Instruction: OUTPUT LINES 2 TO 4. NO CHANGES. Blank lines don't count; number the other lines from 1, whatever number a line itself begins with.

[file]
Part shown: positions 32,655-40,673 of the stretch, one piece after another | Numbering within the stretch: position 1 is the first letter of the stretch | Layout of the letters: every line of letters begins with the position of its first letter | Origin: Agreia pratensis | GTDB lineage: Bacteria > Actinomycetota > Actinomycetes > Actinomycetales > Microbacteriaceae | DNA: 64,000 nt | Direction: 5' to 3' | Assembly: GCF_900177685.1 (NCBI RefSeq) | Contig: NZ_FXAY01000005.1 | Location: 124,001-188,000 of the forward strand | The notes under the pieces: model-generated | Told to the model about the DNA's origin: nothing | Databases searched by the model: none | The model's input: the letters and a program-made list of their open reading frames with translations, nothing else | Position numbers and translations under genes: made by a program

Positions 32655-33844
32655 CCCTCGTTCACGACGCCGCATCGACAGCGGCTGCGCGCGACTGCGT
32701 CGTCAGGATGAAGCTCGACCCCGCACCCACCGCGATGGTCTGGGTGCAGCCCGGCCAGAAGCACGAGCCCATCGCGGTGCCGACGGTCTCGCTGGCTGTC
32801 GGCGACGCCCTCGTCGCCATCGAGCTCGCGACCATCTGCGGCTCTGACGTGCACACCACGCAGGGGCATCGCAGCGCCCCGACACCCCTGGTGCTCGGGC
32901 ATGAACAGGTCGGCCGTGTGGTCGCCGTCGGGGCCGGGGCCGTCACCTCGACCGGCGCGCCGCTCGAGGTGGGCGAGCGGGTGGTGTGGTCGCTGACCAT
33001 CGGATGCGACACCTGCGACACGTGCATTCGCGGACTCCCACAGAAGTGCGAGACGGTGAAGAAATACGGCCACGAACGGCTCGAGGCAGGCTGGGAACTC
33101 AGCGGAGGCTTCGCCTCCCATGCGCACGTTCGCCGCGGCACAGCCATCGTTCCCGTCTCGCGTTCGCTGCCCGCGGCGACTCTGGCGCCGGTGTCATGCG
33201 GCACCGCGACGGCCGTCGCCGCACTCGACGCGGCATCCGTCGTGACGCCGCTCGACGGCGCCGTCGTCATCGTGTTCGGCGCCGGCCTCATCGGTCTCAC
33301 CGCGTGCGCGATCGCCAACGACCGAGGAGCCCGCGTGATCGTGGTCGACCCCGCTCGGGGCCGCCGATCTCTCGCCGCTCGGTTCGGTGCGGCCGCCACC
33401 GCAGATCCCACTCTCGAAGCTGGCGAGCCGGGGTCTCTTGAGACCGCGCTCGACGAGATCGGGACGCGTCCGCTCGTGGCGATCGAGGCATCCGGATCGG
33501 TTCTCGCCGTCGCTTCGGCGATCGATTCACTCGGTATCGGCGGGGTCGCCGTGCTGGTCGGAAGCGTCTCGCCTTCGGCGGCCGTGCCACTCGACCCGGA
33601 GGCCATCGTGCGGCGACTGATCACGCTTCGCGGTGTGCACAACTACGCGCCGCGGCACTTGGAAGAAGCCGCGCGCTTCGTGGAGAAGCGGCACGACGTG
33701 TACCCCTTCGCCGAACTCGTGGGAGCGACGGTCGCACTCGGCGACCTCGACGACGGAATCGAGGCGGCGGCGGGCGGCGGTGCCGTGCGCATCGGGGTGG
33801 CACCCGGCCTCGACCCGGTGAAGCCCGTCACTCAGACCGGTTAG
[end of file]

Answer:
Positions 32655-33844
32655 CCCTCGTTCACGACGCCGCATCGACAGCGGCTGCGCGCGACTGCGT
32701 CGTCAGGATGAAGCTCGACCCCGCACCCACCGCGATGGTCTGGGTGCAGCCCGGCCAGAAGCACGAGCCCATCGCGGTGCCGACGGTCTCGCTGGCTGTC